Nancy leaves a note for her husband, Albert (Rufus Sewell) telling him she is visiting friends in Boston. Unaware of her actually knowing anyone there, he's unfazed and goes on with life as usual. After four days, he hasn't heard from his wife and has no way to contact her. He still feels no strong urge to call the police. It doesn't appear that she has ever told him about her history, not that it would appear to matter much to him. He doesn't seem to have noticed how sad and depressed his wife has been lately and more shockingly, the cuts all over her arms and legs.

Nancy has actually gone to Boston to meet Louis, a man she has been corresponding with though the Internet. This man is played by Jason Patric and she has sought him out to help her end her pain. She feels that he understands her and that she is love with him. Before he actually does this, they go through a series of "love games". These are sexually charged where he tortures her emotionally and physically. This includes a particularly nasty scene involving a blindfold and mouse traps.

We learn that Nancy has been seeing a therapist (Amy Brenneman) to try and help her cope with her feelings. This therapist is so inept that she seems to be causing Nancy more harm than good and could use some serious therapy herself.

For some strange reason Louis decides to pay Nancy's husband a visit. He pretends to be a computer technician there to fix Nancy's faulty E-mail and is let into the house. Once Albert realizes this man knows his wife because he is wearing a personal item that belongs to her, he does the obvious thing -- No, he doesn't call the police. He knocks him out with a golf club and hog ties him. When Louis comes to, Albert demands answers. Louis is not forthcoming so Albert bashes him again with the golf club. This seems to turn Louis on, so now Albert doesn't know what to do.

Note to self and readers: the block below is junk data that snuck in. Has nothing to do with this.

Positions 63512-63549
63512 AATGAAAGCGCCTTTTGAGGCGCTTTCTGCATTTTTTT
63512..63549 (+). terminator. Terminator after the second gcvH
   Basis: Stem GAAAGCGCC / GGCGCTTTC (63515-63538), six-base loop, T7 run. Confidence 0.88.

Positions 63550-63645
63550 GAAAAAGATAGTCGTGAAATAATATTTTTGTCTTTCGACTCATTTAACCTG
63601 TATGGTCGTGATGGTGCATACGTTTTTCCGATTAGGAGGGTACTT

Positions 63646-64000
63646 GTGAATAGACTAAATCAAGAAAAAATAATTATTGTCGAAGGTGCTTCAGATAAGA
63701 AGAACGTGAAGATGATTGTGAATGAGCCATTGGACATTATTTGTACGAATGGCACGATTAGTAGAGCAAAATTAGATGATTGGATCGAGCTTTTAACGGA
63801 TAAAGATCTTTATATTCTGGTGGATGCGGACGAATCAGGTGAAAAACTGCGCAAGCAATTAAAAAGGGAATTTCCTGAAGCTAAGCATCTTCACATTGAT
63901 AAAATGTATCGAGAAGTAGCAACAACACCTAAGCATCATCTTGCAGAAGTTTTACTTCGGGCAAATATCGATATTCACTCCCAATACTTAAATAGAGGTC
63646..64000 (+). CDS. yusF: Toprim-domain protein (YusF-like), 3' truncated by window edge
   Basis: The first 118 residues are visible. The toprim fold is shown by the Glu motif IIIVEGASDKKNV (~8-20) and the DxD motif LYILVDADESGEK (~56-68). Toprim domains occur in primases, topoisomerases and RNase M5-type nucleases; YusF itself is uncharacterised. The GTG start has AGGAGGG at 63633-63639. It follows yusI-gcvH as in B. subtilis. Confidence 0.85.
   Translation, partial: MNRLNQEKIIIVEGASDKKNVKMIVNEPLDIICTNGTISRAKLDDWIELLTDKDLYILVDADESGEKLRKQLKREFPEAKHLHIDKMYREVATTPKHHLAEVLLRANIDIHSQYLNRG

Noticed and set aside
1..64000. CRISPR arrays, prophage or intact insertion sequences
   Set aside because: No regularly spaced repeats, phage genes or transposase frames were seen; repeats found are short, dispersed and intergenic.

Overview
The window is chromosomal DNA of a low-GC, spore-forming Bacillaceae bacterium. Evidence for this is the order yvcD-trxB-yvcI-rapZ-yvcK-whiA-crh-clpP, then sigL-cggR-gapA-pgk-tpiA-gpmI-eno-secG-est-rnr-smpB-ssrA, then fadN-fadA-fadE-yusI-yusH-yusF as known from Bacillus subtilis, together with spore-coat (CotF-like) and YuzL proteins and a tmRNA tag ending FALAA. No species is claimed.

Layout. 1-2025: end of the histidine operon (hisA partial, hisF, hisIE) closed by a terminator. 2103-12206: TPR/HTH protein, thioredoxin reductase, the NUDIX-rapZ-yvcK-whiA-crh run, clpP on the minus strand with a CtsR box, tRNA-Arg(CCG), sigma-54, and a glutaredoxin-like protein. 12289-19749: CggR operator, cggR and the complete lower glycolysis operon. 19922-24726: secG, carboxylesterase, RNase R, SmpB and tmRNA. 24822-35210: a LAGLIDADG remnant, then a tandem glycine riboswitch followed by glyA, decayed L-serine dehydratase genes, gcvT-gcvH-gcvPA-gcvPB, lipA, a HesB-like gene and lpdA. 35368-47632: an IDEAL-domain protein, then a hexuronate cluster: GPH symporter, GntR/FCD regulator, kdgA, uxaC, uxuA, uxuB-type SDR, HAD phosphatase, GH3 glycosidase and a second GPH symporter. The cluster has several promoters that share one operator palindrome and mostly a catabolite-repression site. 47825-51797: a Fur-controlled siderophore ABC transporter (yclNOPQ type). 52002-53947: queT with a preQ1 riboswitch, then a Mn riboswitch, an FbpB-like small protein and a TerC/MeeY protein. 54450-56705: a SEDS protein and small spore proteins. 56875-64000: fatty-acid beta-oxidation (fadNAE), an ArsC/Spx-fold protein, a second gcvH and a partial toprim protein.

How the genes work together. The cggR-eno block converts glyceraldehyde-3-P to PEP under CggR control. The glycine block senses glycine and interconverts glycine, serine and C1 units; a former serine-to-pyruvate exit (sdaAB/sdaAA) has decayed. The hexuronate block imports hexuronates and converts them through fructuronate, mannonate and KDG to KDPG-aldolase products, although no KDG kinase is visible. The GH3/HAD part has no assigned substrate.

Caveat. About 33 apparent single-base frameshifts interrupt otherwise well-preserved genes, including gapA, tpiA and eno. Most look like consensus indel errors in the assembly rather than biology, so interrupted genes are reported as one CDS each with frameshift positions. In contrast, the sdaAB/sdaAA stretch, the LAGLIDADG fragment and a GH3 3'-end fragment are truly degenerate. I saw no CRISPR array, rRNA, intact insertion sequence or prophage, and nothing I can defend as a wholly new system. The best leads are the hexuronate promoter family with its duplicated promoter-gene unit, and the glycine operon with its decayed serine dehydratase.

Nothing about "Downloading Nancy" feels real or believable. Every single character is dark and heavy. The dialogue is just plain bizarre and the director's idea of showing emotion is having characters either scream at each other or throwing things or destroying a room. There is not one single light moment to be found throughout the entire film.

The only thing I got out of this was a feeling of depression and despair which is not my idea of entertainment. Nor was this film particularly interesting. I think the filmmaker took a serious subject matter and cheapened it for pure shock value. If there was some kind of point to all of this, I could not even begin to figure out what that was. "Downloading Nancy" is an ugly and disturbing mess and should be avoided at all costs.